5. Natalya Kostenko and Irina Novikova article headlined "Unneeded Load" says that Moscow mayor Sergei Sobyanin may hand over the post of United Russia leader in the city to State Duma member Sergei Zheleznyak; p 2 (496 words).

6. Another editorial headlined "Medvedev to Village" comments on Prime Minister Dmitry Medvedev's plans to improve living standards in Russian villages by allocating 90 billion rubles (around $2.8 billion) from the federal budget; p 4 (372 words).

7. Yevgenia Pismennaya and Yelena Myazina interview with Primorye region governor Vladimir Miklushevsky speaking on development plans for the region; p 5 (4,227 words)

8. Anastasia Kornya report "Putin Becomes Kinder" says that Putin has chaired the first meeting of the new makeup of the presidential council for human rights; p 2 (600 words).

9. Kirill Kharatyan report in the column "Quote of the Week" looks at the verdict to the first convict in the so-called Bolotnaya case, Maxim Luzyanin; p 4 (450 words).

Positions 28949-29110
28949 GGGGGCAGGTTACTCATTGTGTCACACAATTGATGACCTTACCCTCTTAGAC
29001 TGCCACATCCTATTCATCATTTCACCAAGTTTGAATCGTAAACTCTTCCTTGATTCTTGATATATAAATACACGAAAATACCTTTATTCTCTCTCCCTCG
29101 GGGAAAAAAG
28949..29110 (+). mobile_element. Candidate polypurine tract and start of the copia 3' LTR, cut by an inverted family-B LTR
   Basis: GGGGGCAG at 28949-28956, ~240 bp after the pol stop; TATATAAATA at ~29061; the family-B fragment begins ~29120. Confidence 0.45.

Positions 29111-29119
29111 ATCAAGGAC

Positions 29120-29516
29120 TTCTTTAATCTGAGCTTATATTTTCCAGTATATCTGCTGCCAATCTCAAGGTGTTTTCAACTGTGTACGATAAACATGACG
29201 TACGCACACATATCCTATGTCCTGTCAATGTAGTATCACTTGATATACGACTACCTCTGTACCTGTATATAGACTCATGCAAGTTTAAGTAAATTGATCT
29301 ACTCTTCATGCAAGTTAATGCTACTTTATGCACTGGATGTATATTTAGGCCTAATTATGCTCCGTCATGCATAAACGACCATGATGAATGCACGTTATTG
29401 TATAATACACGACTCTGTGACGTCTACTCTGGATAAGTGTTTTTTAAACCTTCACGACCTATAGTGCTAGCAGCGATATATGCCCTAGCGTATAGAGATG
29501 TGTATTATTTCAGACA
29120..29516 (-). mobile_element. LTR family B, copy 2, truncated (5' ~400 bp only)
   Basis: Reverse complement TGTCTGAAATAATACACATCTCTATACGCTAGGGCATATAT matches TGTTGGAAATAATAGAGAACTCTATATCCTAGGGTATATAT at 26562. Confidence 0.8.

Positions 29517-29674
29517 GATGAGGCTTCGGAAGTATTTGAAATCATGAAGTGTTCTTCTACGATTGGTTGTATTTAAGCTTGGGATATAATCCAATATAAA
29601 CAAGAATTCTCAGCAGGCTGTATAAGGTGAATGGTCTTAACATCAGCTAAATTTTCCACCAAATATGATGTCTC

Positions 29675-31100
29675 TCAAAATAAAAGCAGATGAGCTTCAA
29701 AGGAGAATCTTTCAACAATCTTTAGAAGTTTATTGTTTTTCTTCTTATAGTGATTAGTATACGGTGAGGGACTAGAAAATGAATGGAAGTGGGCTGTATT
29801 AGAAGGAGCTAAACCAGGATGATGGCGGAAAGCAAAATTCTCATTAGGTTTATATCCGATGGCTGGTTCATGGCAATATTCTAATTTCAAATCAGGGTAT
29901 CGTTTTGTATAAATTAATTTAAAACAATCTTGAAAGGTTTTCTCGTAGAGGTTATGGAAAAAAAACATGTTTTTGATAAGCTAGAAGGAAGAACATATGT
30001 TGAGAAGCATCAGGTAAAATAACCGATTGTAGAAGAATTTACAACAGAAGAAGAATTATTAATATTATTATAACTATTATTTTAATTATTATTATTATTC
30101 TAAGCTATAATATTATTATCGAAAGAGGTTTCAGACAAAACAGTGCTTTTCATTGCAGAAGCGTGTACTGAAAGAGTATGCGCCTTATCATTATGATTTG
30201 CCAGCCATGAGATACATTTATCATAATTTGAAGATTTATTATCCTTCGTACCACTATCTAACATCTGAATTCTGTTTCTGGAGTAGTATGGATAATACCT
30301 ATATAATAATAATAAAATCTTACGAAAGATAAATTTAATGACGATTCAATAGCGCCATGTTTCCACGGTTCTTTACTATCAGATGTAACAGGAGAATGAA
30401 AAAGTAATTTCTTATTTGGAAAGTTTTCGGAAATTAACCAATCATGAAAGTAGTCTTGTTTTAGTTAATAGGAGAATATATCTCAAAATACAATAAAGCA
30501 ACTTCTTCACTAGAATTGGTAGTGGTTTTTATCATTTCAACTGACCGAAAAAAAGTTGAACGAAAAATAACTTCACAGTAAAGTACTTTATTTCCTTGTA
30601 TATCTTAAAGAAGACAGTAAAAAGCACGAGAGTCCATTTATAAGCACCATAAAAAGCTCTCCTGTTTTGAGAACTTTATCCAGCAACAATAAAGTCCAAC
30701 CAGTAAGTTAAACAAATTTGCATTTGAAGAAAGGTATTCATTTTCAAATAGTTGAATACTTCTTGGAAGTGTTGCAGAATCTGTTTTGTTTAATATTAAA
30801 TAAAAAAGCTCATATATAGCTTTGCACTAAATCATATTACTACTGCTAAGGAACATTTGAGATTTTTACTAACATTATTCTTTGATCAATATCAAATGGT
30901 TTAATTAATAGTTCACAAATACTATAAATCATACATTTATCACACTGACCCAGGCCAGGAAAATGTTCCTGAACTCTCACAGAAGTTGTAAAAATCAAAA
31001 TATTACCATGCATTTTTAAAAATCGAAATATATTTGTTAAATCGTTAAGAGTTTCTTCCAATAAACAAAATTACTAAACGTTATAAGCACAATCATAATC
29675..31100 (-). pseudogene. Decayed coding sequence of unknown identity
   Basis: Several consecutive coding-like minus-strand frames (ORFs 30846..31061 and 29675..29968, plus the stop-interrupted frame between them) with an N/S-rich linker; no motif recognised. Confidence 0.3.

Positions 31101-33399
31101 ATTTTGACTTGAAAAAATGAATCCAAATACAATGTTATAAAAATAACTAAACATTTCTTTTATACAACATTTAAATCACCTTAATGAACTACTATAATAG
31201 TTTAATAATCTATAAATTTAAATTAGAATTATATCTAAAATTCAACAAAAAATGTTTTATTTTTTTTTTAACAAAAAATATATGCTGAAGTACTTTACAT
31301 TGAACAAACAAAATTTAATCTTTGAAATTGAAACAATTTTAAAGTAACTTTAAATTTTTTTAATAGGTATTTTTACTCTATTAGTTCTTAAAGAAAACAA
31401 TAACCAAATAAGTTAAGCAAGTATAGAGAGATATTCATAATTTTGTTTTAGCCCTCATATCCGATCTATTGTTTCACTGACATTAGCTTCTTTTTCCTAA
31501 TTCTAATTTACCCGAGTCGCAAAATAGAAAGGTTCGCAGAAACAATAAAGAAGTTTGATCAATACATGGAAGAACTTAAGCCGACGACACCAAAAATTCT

1. Andrei Gridasov et al. report headlined "Investigators to Estimate Anatoly Serdyukov's Shared Housing" says the Investigative Committee is trying to find out how the sister of former Defense Minister Anatoly Serdyukov has bought a flat worth 700 million rubles in Moscow; pp 1, 4 (1,010 words).

2. Pyotr Kozlov article headlined "UN Catches Russia Indulging Corruption" says UN experts have found out that the Russian legislation does not meet the requirements of the UN anti-corruption convention; pp 1, 4 (619 words).

3. Ivan Cheberko article headlined "Roskosmos Cuts Sterkh and Arkon Spacecraft" reports on the revised space program, in which the financing of many space launches has been cut; pp 1, 4 (501 words).

4. Anna Polyukhovich report "Candidate's Minimum" say that former U.S. presidential candidate Mitt Romney is losing friends after his failure in the presidential race; p 1 (150 words).

5. Anna Akhmadiyeva article headlined "Public TV to Make Money With Social Ads" says the Russian government has found another source of financing for the newly set up Public TV: the channel will make money with social ads; p 2 (447 words).

5. Marina Kirpichevskaya report "FSB Suggests That State Secret Be Taken From Letters" says that the amendments to the bill on the post service, submitted by the Federal Security Service (FSB), will drastically tighten control over correspondence in Russia; p 3 (900 words).